Natures' Solution

by Lancelot Femando PhD

Life cannot be separated from the environment. If there is any doubt about this statement, consider the following. From the first breath we take at birth to our last breath,we are directly connected to the environment by the air we inhale deep into our lungs. In fact, it is difficult to point out an exact boundary between ourselves and the air we breathe in - it is virtually a continuum between ourselves and the environment.

Unfortunately, human generated pollutants have now become a part of the global environment. Our great-grandparents' generation believed that our oceans, our forests, and even the atmosphere, were so vast that they could absorb any level of abuse we bestowed on them and could recover from any amount of damage. In fact, in the past the damage we could do to the environment was somewhat limited. Only localized areas were directly affected by human mis-adventures. Our ancestors did not even dream of a scenario in which the survival of Homo sapiens would be in question. The situation is entirely different now. The primary resources upon which we depend, clean air, safe drinking water, habitable land, and a supportive biota, are all under threat. The survival of the human species is no longer a given.

The destruction of the biosphere need not be sudden as in the case of nuclear war. It may occur slowly over a long period of time. Environmental damage usually starts with an innocuous pollutant being released to the environment for years before it is linked to health or environmental problems. After all, automobiles were thought to have got rid of pollution caused by horses drawing the carriages of the past. It was decades before auto emissions were found to be harmful to the environment. Thus it takes a long time for the negative effects of pollutants to be felt. The insidious nature of environmental pollution is that after a slow and apparently harmless accumulation of a pollutant, a critical threshold might be exceeded causing unforeseen catastrophic consequences.

To illustrate how this can happen, we can look at a simple ecosystem. Let us look at the example of yeast in the fermentation broth. In the brewing of beer, yeast is added to a nutrient cereal broth. The yeast uses the carbohydrates in the broth as their food source and produces alcohol as their waste product. For awhile the yeast happily consume the nutrients, grow and reproduce, and the yeast population keeps on increasing. For a short time it looks like the yeast population can go on increasing forever. There is an abundant supply of food surrounding them and they have no enemies. However, unknown to the yeast, the concentration of alcohol - their waste product - keeps on increasing. Unfortunately, alcohol is a poison to the yeast. Once the alcohol concentration in their environment reaches a critical level, guess what happens to the yeast? They die.

But can this happen on a global scale? Can a pollutant produced by an organism poison the whole Earth and lead to actual species extinction? According to one school of thought, it has already happened at least once. Early in the Precambrian - the time from 4.5 billion to 570 million years ago is known as the Precambrian - the atmosphere contained very little oxygen. There were only anaerobic organisms, thus they did not need oxygen to survive. These single-celled anaerobic organisms flourished wherever there was water, extracting nutrients from the surrounding water. A subset of these organisms were harnessing sunlight as the energy source to break apart hydrogen sulfide gas to obtain hydrogen which in turn was used as internal fuel.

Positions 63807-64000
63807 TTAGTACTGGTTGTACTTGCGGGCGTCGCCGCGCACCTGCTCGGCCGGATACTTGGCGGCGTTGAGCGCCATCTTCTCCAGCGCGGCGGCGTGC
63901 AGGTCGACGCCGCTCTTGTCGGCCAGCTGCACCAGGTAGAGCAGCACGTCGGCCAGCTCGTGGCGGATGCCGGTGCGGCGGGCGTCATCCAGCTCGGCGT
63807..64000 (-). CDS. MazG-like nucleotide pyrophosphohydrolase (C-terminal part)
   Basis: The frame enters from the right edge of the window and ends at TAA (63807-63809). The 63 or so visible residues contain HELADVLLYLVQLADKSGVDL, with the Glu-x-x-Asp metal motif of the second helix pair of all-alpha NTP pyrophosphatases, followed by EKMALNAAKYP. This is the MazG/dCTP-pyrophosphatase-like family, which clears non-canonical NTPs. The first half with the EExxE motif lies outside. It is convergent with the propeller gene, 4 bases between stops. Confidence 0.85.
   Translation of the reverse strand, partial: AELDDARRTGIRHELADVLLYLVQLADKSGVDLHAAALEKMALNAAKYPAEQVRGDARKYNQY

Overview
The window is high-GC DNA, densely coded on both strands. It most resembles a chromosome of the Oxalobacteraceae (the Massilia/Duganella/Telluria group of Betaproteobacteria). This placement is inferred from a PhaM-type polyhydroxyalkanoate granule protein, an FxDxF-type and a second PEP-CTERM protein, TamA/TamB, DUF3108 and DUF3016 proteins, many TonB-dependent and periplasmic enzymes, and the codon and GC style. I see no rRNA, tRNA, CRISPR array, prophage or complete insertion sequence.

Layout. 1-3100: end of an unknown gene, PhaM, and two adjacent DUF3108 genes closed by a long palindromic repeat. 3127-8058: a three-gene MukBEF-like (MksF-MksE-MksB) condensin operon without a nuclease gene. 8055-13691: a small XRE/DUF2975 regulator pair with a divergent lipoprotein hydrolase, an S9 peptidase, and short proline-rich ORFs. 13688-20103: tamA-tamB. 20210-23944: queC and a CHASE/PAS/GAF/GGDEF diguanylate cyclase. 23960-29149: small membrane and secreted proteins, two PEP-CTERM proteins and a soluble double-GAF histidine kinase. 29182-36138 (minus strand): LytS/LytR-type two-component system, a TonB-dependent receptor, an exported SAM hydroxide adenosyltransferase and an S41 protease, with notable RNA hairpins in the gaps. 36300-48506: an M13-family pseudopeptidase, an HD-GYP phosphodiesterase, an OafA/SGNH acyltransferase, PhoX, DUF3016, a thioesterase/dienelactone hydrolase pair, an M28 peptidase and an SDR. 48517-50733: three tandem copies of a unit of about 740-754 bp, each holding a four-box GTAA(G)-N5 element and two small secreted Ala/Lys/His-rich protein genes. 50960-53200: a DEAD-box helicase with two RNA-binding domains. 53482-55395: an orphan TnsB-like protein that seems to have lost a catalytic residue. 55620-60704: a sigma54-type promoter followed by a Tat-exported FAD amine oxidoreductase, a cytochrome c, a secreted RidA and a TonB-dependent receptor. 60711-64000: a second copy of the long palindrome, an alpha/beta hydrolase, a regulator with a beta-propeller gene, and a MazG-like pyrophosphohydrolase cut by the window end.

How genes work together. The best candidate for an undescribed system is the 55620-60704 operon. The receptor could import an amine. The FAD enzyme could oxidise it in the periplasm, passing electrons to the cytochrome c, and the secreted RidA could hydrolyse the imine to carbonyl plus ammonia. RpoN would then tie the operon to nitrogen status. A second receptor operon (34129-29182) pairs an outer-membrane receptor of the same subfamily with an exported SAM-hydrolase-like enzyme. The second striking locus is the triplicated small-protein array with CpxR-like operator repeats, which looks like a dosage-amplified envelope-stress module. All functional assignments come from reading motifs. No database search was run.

About 3 billion years ago, there appeared organisms that used the abundant water molecules around them to obtain hydrogen instead. They broke the molecular bonds of water to form hydrogen and oxygen. They utilized the hydrogen, but the one atom of oxygen in every molecule of water became a waste product that was released to the environment. As long as the population of these bacteria was low, the waste oxygen posed no problem to the bacteria. But they were so successful that the population of these oxygen-producers exploded world wide. Their waste oxygen not only polluted the oceans, but began to change the atmosphere itself. By two billion years ago the atmosphere had changed dramatically to contain an appreciable concentration of oxygen. New aerobic species evolved and became dominant. Today, most life uses oxygen for respiration, including humans. The anaerobic organisms had unwittingly poisoned the atmosphere with their own waste products. The results were inevitable. In the new atmosphere not only were the anaerobic organisms no longer able to dominate, the new conditions turned out to be a complete catastrophe for them. This was a major environmental change on a global scale brought about by living organisms which turned out to be disastrous to the very organisms that brought about the change. A waste product that has a negligible effect at a low concentration, becomes a species threatening poison when the concentration exceeds a tipping point. This should be a valuable lesson for us, for we are also polluting the environment on a global scale. Hopefully we will be able to change our ways, for unlike the anaerobics, we possess that rare gift, high intelligence. But judging from how we have used this rare gift thus far, I have my doubts. If we make the mistake of continuing to pollute our environment, we will also be unceremoniously dumped onto the dust-heap of evolutionary history, for nature's solution to pollution seems to be .... extinction!

Taken from the Vortex (organ of the California Section of the American Chemical Society) Vol. LXVIII, No. 7, p. 14